``physically inaccessible,'' access to the wiring must (1) require 
significant modification or damage to preexisting structural elements, 
and (2) add significantly to the physical difficulty and/or cost of 
accessing the subscriber's home wiring.
    5. The Appeals Court decision remanded that portion of the 2003 
order that amended the Note to Sec.  76.5(mm)(4) of the Commission's 
rules to indicate that wiring embedded in sheet rock would be 
considered physically inaccessible. Previously, the Commission provided 
examples of wiring that would be considered ``physically 
inaccessible,'' including wiring embedded in brick, metal conduit, and 
cinder blocks with limited or no access openings. Wiring simply 
enclosed within hallway molding would not be considered inaccessible. 
The Court found that the Commission offered no reasoned basis for 
expanding the Note to include sheet rock and remanded the case to the 
Commission for further consideration. In response, the Commission 
sought comment on its conclusions in the 2003 order with regard to 
Sec.  76.5(mm)(4) of the rules and the amendment of the applicable 
Note.
    6. The Court asserted that the Commission did not adequately 
support its conclusion that wiring behind sheet rock is ``physically 
inaccessible'' for purposes of the inside wiring rules. The Court found 
that the Commission had not explained why or how accessing wiring 
behind sheet rock requires ``significant modification of, or 
significant damage to'' the sheet rock. The Court also found that the 
Commission failed to explain the relative nature of the ``damage'' or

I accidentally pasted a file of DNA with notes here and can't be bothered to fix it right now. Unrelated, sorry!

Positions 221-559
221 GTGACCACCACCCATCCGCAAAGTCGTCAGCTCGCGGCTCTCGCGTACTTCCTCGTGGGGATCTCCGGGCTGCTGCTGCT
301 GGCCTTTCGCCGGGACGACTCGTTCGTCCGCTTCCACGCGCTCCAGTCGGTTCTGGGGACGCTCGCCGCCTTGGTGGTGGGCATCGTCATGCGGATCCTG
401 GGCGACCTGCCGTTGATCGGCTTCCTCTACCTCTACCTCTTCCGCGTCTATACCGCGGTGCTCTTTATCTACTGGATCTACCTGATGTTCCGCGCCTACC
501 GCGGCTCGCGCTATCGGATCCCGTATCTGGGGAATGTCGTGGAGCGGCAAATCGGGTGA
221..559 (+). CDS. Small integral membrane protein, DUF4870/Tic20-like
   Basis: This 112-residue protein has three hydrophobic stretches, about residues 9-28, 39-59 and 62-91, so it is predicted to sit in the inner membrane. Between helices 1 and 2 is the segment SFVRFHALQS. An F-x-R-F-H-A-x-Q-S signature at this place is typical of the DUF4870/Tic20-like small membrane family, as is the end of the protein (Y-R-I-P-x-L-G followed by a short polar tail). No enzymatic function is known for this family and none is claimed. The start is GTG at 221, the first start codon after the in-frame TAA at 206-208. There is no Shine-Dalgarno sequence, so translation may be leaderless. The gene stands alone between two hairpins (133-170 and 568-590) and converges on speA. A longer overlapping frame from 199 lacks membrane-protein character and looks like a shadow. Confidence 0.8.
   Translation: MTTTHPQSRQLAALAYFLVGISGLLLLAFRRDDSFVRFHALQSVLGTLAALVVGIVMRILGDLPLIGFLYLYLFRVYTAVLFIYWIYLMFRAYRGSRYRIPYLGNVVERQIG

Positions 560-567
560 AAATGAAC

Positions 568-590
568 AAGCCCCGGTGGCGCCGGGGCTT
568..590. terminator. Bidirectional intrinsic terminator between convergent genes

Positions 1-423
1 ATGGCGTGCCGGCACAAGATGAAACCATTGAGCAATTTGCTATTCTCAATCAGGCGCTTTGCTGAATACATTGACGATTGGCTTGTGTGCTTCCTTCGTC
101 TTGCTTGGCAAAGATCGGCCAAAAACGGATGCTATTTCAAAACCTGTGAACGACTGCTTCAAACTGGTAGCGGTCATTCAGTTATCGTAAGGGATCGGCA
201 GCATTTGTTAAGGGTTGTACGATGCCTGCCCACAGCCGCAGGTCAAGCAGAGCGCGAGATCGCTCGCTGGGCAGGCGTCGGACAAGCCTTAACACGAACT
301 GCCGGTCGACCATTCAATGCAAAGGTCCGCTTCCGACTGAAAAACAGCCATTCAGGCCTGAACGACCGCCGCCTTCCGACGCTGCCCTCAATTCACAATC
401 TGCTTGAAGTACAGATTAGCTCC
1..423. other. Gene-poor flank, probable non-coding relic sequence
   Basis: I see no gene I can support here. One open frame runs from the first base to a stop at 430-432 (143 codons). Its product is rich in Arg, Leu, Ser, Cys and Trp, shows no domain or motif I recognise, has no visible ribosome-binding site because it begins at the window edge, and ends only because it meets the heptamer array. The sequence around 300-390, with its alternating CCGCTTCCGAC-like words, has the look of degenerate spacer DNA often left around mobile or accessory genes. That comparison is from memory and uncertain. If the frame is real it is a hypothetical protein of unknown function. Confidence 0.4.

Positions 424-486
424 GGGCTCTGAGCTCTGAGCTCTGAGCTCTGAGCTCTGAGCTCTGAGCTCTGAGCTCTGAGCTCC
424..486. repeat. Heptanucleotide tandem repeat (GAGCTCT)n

``modification'' related to accessing wiring behind sheet rock, and 
therefore that the Commission's conclusion regarding physical 
inaccessibility lacked adequate evidentiary support.
    7. The Court also criticized the Commission's assessment of whether 
accessing cable wire behind sheet rock would ``add significantly to the 
physical difficulty and/or cost'' of accessing the subscriber's home 
wiring. The Court stated that while the Commission acknowledged that 
cutting through sheet rock is easier than boring through brick, metal, 
or cinder block, it did not support the conclusion that the lesser 
physical difficulty and cost are ``significant.''
    8. In response, the Commission sought additional comment with 
respect to whether cable wiring behind sheet rock should be considered 
physically inaccessible. The Commission set forth its premise that what 
preexisting structural elements should be included for purposes of 
determining the demarcation point and what is considered to be an 
accessible or inaccessible location should be based on practicality. In 
the 2003 order, the Commission incorporated its response to a Request 
for Letter Ruling from RCN-BeCoCom, L.L.C. asking the Commission to 
address the issue of whether cable wiring behind sheet rock is 
``physically inaccessible,'' such that the demarcation point should be 
located not at the twelve inch mark, but rather at the operator's 
junction box. Based on the RCN Request for Letter Ruling and responses 
to that request, the Commission incorporated sheet rock as one of the 
examples of materials to be considered as a ``preexisting structural 
element'' in its definition of physical inaccessibility.
    9. In this Order, the Commission finds that sheet rock is a 
preexisting structural element and that accessing inside wiring behind 
sheet rock would cause significant modification and damage to that 
structural element. Sheet rock is a preexisting structural element and 
not merely a surface finish or decorative finish like molding. Sheet 
rock is not added after a building is completed. Sheet rock is a 
fundamental component of the construction of the building. Thus, sheet 
rock is more like ``brick or cinder block'' because it is commonly used 
to form ceilings and walls in MDUs and other structures. We believe 
that ceilings and walls are an integral and permanent part of the 
building structure of MDUs, and therefore, sheet rock used to form 
ceilings and walls qualifies as a preexisting structural element for 
purposes of the Commission's rules.